God’s Word for You
Proverbs 30:29-31 mirabilia
by Pastor Timothy Smith on Tuesday, April 20, 2021
29 Three things have an impressive stride; four that walk impressively: 30 a lion, which is mightiest among wild animals and does not turn away from anything; 31 a strutting songbird, a he-goat, and a king with his army around him.
This is the last of the numeric proverbs. It serves as the introduction for the final comparison of the chapter (verses 32-33) leading to repentance and a humble attitude. A theme for the passage before us might be “mirabilia” (wonders, marvels). These things have a walk or stride described as mitivey, impressive; the sight of it makes you glad or feel impressed.
A lion doesn’t run away from anything. When the lion walks, he does it with confidence. It’s no accident that a group of lions is called a pride. There are a few different words for lion in Hebrew. This one is laish (two syllables, Isaiah 30:6; Job 4:11) and was also the name of the city of Laish that was captured and seized by the tribe of Dan (Judges 18:27-29).
The “strutting songbird” is my translation of zarzir matanayim, which literally means “girt of loins.” The loins are the hips and lower abdomen, and if we think of birds we recognize that almost all birds look like a man who has “girded his loins” (hiked up his robe into his belt, Exodus 12:11; 2 Kings 4:29) because the lower legs of birds are always showing. Different birds have been proposed based on similar languages like Arabic, especially starlings, but also ravens, blackbirds, magpies, grackles, and then roosters based on a medieval Jewish saying. Since some readers are less familiar with bird names than others, the idea of “songbird” seems to catch the intent of the writer well enough. Birds feeding out on the lawn in the early morning act as if they own the place; a marvelous thing to watch.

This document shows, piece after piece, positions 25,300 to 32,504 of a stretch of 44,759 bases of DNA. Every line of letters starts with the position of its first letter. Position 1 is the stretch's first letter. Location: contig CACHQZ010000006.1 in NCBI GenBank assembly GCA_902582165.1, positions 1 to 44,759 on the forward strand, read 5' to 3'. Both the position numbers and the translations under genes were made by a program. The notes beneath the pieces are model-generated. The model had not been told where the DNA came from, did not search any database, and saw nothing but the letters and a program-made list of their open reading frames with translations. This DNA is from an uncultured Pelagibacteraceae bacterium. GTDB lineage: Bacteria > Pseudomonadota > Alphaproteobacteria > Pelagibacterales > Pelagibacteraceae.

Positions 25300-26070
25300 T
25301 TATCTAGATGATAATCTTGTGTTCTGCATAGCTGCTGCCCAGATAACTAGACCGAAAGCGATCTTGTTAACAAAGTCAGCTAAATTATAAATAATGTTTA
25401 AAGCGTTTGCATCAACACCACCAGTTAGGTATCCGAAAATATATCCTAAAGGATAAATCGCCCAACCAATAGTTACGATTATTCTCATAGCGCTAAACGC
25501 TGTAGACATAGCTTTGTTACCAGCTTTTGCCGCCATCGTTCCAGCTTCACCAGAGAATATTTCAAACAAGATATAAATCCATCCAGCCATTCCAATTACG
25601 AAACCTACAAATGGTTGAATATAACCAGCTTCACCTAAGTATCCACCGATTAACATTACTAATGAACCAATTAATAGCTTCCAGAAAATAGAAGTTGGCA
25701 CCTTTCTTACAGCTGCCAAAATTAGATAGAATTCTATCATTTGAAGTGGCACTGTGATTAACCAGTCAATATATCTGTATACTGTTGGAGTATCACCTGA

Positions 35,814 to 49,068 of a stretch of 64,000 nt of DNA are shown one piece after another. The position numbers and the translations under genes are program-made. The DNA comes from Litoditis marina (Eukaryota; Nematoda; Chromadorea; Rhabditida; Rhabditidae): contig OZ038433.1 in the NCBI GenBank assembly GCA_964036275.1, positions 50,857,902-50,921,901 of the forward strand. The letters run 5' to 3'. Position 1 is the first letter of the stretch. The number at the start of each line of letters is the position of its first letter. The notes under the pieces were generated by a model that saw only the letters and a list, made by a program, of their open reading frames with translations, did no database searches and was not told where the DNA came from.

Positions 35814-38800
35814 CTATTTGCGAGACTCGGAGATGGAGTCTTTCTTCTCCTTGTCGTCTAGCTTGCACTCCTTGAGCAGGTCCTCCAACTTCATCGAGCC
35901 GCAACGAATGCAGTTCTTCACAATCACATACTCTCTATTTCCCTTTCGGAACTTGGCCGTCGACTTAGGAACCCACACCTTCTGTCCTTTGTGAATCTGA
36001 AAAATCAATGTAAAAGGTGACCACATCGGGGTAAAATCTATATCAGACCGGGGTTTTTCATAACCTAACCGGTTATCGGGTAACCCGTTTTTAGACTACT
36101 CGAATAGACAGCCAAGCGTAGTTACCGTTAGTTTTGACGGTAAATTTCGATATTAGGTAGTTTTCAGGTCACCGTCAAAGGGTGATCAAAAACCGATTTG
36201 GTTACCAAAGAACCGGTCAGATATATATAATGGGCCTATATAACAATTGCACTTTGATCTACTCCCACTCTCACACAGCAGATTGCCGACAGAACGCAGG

The male goat or he-goat has a unique confidence. In my summer spent as a goatherd I was startled more than once to see one walking on his hind legs, emerging like a menacing horned demon out of the morning mist as he fed on the lower branches of a pine tree. Then the monster would drop back down on all fours and playfully butt me with his head, just my old pal Billy once again.
We’re not used to kings or people of nobility of any kind in America. In fact, we’re forbidden from conferring titles of nobility under Article I of our Constitution (section 9, the so-called emolument clause). But a king with his army must have been a thrilling sight. One of the obligations of ancient kings, especially in their younger days, was to lead their armies personally. This was a way of solidifying their power, inspiring loyalty and confidence in their troops, and ensuring that their victories were always seen as their very own victories so that another commander would not take credit away from the king. Saul and David led their own armies, as did many of the kings we hear about in the ancient wars in Genesis 14:1-2.
Christ our King inspires all our confidence because he has won the greatest victory over the devil. His is the triumphal procession that means judgment and destruction for the devil and glorious everlasting life for us (2 Corinthians 2:14; Isaiah 60:11). The mirabilia of the resurrection is truly the greatest wonder, the spectacular miracle that God has in store for us all. We will let that be our application of this passage, remembering that there is another comparison yet to come…
Pastor Timothy Smith